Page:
Christmas Eve, a Christian holiday commemorating the eve of Jesus’ birth, is celebrated around the world on December 24.
There are a number of symbols and customs that usually accompany Christmas Eve. One of the most popular is the rooster mass or mass of the shepherds, which lasts 2 hours and ends exactly at midnight, to celebrate the birth of the child God.
Another interesting fact of this night is the exchange of gifts after midnight, as a symbolic representation of the delivery of gifts by the Three Wise Men to the little Jesus.
During this Christmas season, traditions and customs to celebrate this special date vary from one country to another. Among the most common Christian traditions are the decoration of the Christmas tree and the placement of the nativity scene.
Christmas cards are sent, traditional dishes are prepared for Christmas dinner, fasting, masses and gift-giving.
Few people will be unaware that the Holy Family, when the Child Jesus had just been born, lived in Egypt for almost four years. According to historical sources, in ancient times there were three paths to follow from Palestine to Egypt, but the Holy Family did not choose any of them. It walked from Bethlehem to Gaza and made its first stop in El-Farma, the destroyed city of ancient Egypt, located on the Sinai Peninsula. Fifty miles northwest of Cairo, the second stop was Tel Basta, where Jesus Christ brought forth a spring of water and where he was persecuted.
In their flight south, the family reached the town of Mostorod, just 10 kilometers from the Egyptian capital, which later became known as al–Mahamma. They continued to the village of Belbeis, 55 kilometers from Cairo, where the Virgin and Child are said to have rested under a tree, known since then as “the Tree of the Virgin Mary”. From Belbeis they left from the northwest towards Minyet Samannud, where they crossed the Nile towards Samannud.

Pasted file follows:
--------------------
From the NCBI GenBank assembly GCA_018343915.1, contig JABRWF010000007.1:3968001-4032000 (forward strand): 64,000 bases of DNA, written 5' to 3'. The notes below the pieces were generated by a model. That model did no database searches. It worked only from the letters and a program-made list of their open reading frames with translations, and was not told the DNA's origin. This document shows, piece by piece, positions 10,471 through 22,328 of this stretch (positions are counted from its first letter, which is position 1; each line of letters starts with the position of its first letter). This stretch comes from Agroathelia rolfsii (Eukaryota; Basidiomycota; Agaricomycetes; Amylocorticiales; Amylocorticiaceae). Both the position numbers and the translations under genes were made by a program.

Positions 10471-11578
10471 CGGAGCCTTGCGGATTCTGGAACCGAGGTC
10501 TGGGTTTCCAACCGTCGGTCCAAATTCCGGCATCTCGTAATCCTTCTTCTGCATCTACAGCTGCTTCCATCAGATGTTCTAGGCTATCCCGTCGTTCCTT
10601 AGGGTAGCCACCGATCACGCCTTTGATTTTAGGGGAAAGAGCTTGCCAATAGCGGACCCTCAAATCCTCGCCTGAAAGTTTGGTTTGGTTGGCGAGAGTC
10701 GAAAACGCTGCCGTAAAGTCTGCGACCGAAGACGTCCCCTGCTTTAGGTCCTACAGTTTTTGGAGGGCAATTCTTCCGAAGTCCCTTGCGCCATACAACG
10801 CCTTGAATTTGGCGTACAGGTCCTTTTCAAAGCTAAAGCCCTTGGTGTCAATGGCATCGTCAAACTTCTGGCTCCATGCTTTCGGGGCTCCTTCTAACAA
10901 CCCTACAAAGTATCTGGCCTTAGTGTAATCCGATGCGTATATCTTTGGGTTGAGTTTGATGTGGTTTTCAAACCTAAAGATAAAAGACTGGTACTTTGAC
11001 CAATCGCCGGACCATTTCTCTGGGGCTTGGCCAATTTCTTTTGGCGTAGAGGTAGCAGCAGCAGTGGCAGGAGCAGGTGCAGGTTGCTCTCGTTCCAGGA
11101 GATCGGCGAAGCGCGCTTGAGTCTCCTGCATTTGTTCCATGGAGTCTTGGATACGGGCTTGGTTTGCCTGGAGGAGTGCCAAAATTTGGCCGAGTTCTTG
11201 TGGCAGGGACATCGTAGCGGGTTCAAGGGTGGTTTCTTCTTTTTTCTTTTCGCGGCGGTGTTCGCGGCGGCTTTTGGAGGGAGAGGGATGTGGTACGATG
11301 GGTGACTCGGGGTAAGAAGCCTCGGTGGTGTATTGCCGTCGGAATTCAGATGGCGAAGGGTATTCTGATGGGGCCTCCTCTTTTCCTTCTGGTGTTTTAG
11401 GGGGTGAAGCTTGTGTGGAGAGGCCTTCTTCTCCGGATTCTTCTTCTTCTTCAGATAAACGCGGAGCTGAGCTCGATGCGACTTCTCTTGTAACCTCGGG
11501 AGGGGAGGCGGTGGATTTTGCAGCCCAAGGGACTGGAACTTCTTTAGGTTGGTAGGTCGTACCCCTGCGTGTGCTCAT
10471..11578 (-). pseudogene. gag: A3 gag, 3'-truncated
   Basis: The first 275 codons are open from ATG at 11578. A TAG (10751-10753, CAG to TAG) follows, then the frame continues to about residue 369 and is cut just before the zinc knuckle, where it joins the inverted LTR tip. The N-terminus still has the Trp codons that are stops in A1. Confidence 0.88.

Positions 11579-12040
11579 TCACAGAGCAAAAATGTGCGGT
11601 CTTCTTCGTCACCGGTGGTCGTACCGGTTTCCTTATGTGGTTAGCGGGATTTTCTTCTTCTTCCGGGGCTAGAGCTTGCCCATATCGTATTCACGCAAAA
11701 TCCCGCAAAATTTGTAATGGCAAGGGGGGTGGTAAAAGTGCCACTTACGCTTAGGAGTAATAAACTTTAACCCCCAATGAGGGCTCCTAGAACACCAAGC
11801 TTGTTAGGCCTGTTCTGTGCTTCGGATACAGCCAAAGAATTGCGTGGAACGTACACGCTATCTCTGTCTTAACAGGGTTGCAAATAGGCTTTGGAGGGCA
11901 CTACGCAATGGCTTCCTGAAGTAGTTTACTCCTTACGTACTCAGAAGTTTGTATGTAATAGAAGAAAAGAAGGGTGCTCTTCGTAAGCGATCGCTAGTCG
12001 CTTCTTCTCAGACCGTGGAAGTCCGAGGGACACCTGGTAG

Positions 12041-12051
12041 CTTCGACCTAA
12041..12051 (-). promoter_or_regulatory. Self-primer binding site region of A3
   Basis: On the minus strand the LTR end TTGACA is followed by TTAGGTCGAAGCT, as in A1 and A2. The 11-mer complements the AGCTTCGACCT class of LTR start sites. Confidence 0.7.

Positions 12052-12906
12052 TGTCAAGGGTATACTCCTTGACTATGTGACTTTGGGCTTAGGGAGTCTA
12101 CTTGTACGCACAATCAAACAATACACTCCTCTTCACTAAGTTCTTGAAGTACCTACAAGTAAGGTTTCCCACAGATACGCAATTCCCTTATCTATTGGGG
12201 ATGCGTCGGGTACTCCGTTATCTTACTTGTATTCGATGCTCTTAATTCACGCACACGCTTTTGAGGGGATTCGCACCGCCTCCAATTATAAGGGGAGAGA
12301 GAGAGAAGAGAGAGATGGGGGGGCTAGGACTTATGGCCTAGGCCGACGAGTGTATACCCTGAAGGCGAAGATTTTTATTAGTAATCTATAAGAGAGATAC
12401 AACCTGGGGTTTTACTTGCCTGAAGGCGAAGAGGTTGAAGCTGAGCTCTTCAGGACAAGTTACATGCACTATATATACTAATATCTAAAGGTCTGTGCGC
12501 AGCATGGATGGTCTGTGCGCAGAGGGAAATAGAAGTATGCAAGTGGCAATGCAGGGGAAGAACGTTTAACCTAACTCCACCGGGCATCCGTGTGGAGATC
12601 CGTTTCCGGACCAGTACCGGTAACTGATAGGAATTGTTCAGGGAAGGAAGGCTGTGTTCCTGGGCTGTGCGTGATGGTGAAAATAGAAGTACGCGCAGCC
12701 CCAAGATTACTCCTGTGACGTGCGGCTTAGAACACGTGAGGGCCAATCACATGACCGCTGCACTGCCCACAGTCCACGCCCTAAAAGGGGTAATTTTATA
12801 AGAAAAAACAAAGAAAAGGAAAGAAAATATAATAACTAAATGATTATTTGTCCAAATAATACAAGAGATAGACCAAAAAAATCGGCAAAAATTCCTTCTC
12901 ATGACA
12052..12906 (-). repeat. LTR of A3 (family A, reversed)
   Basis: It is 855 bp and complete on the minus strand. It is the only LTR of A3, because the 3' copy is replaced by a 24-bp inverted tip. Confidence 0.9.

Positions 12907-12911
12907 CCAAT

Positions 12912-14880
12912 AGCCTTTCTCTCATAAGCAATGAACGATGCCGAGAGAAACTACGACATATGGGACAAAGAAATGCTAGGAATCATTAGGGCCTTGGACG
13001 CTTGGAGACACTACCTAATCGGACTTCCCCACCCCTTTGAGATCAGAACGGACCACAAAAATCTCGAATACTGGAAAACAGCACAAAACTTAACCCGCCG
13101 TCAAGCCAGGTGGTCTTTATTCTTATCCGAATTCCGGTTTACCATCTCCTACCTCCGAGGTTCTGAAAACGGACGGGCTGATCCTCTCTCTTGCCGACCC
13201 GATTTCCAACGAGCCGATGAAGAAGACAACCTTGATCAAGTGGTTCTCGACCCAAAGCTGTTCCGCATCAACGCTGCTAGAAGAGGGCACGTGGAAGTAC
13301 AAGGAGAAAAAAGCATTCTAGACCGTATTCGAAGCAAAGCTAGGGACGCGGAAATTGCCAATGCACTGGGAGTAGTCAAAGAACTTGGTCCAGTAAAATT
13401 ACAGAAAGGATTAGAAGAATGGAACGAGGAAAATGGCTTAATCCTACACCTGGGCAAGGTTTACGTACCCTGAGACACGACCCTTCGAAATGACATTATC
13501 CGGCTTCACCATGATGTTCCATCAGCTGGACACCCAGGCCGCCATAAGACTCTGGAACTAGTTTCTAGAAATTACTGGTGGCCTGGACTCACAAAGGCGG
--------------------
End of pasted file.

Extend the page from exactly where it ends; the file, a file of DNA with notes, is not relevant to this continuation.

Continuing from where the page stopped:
The Holy Family reached the village of Sakha, where the footprint of Jesus is marked on a rock, and then headed towards Wadi Natrun, a place blessed by Jesus Christ and his mother. After leaving the desert they headed south to the city of Cairo, crossing the Nile River to the east and heading to the area of Matariah and Ain Shams.
This area is considered one of the most important areas and stops where the Holy Family has been. There are many churches and monasteries there. This area was blessed by the presence of the Holy Family, who could not stay there more than a few days, since the idols were broken, provoking the governor of Al-Fustat who wanted to kill the Child Jesus.
In the church of St. Sergius (Abu Sirga) is the cave in which the Holy Family took refuge. It is considered one of the most important monuments of the Holy Family in Old Cairo. We also highlight the Church of Al-Moallaqa, also known as the Church Suspended for supporting one of the towers of the ancient fortress of Babylon. This route is still possible today.
In Egypt, Coptic Christians celebrate the birth of Jesus is not celebrated in Egypt on December 25 but on January 7, a date equivalent to the 29th day of the Coptic month of “kiohk or Khiahk”, while in many other countries Christmas is celebrated on December 25 and Coptic Christmas will be celebrated on January 8 in relation to the Western calendar.
All Coptic feasts come after a period of fasting, this does not mean going completely without food for part of the day, but you can eat normally, but the type of food consumed is limited to products that do not use animals, therefore, meat, fish, eggs and milk are prohibited.
The fast before Christmas is called the “Lenten Fast”, and traditionally lasts for 43 days, celebrating the forty days associated with the fact that Moses received the Ten Commandments and the three days of fasting associated with the miracle of moving the mountain of El Mokattam, a purely Egyptian event.
This fast lasts from November 25 until January 6, although most people celebrate it after the New Year’s mass, which is when the Christmas celebrations begin in earnest. This is, of course, a time of great celebration, particularly during the last 30 days that make up the Coptic month of Khiahk, when the vacation season, choirs offer Christmas carol concerts, with a mixed program of international and Coptic music. Finally, on the big day of the celebrations, the traditional dinner includes a delicious Fatta dish, prepared with rice and, of course, meat.
Christmas in Egypt, Coptic Christmas is celebrated by a special midnight service in church, followed by the ringing of bells. Some Coptic Christians visit the churches, which are traditionally considered to be located on the route of the Holy Family, some of them decorated with colorful lamps, nativity scenes and angels. The largest service is held by the Coptic Pope at St. Mark’s Cathedral in Cairo and takes place at 23:00 pm, being broadcast on Egyptian television; however, some services may last from 9:00 pm. to 4:00 am.
Take advantage of your stay in Cairo to enjoy and learn about these Coptic rites during the Christmas holidays. A great way to discover the culture of this people.
In Egypt a typical food of Christmas celebrations are gingerbread cookies and cookies called Ghryba, both recipes are simple to prepare and the result is worth it.